She honed her foul mouthed vocabulary online and in person since getting her Facebook page at a much too young 4th grade. She didn't understand limits, because she didn't have any. She was frequently mean and used her meanness to get attention, any attention, that she almost pathologically craved. I talked to her a couple of times in her fourth grade classroom about the choices she was making online with some online interactions that were brought to my attention.
A couple of years before I had her as a student, I had coached her on our school's basketball team. She didn't have a clue to what she was doing and didn't contribute much to our run at the All-city finals, but she was trying. She'd get frustrated, I'd get frustrated, her team got frustrated at her, but I wouldn't let her feel or be on the receiving end of negative. She got too much of that elsewhere.
It wasn't until mid season that I learned how to talk to her. I was giving her pointers on some aspect of her play and I could see the tears start to form in her eyes and her body language was screaming, "let me outta here!" It was that moment that helped me a couple of years later when she was a student in my classroom.
That year, I had a "rough" group. A core of about 7-8 out of 30 that woke up each day and started their plans to disrupt the learning of their peers and get in the way of themselves during that day's lessons. Ally was one of the gang. Her quality of work was horrible. Rushed and minimal, her goal was to put something down on the page and call it done. Whenever she was called on , she would hide her head or shrug her shoulders and wait for me to move on. I tried waiting her out a couple of times, but we'd still be there if I'd stuck to my plan. She had formed her resolve through years of defiant practice.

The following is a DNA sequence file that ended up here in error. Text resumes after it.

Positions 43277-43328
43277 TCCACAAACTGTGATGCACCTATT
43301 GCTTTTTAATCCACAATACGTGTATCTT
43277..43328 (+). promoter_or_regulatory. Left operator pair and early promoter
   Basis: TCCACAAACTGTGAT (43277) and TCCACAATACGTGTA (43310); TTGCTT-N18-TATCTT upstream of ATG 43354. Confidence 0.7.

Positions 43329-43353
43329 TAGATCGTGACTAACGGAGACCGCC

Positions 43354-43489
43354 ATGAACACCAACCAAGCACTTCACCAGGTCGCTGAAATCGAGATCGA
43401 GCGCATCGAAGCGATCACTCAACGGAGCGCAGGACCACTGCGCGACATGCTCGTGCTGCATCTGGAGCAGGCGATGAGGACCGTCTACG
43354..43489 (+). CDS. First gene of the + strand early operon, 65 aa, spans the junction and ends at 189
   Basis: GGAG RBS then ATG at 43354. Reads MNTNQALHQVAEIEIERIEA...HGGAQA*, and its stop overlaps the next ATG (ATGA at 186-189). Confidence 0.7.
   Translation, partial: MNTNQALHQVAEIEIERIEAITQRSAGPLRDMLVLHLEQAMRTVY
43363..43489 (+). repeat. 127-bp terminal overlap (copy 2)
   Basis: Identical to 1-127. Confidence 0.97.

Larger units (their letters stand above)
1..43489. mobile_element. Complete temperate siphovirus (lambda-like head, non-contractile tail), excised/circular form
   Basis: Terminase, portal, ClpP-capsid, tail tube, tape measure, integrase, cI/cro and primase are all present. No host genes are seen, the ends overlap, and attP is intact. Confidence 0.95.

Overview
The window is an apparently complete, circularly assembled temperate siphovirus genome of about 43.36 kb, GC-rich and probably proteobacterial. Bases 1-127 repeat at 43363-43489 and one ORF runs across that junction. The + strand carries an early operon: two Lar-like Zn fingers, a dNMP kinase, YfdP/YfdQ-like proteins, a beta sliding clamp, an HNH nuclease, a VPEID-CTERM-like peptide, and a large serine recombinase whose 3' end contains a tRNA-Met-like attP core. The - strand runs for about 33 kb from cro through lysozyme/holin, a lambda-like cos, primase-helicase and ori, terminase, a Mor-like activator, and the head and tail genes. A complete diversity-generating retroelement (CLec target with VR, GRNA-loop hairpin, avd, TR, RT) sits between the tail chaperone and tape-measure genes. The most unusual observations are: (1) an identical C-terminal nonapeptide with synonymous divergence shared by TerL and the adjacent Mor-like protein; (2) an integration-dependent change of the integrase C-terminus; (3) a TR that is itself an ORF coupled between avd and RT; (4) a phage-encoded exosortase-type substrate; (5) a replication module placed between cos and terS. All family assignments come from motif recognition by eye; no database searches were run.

Ally would get kicked out of specials, mix it up at recess, throw her books, and yell expletives at peers, subs, and other adults in the building. She engaged in behavior that got her suspended three times before Halloween. Never at me however and never in Room 216.
This was a girl in crisis though. I think that her life was chaos and I was certain that the part of her day when she was in Room 216 was the safest that she felt. Discovered by chance, I discovered an out of school incident early in the year that scared the hell out of me. The seriousness of the incident brought me to tears.
We tried to figure each other out over the first couple of months that year, but progress was slow.
Then one day, she raised her hand.
It was a turning point. I looked at her for a second and she looked back at me. We were the only ones in the room who knew what was happening. I called on her, she answered. She looked around to see if everything was okay. It was and she knew it. That raised hand was a big deal. For both of us.
We still had a ways to go and I'm not going to pretend that the rest of the year was dreamy, but we moved forward. She made progress and started to believe in herself a little bit. She learned that she could be in control, that she didn't always have to react or provoke.
She didn't need writeups for for having a hot chocolate on school grounds or chewing gum. She needed to trust someone. She didn't need behavior reports, she needed someone to believe in her.
I raised my hand.
Thanks for reading.
I'm on Twitter: @YourKidsTeacher
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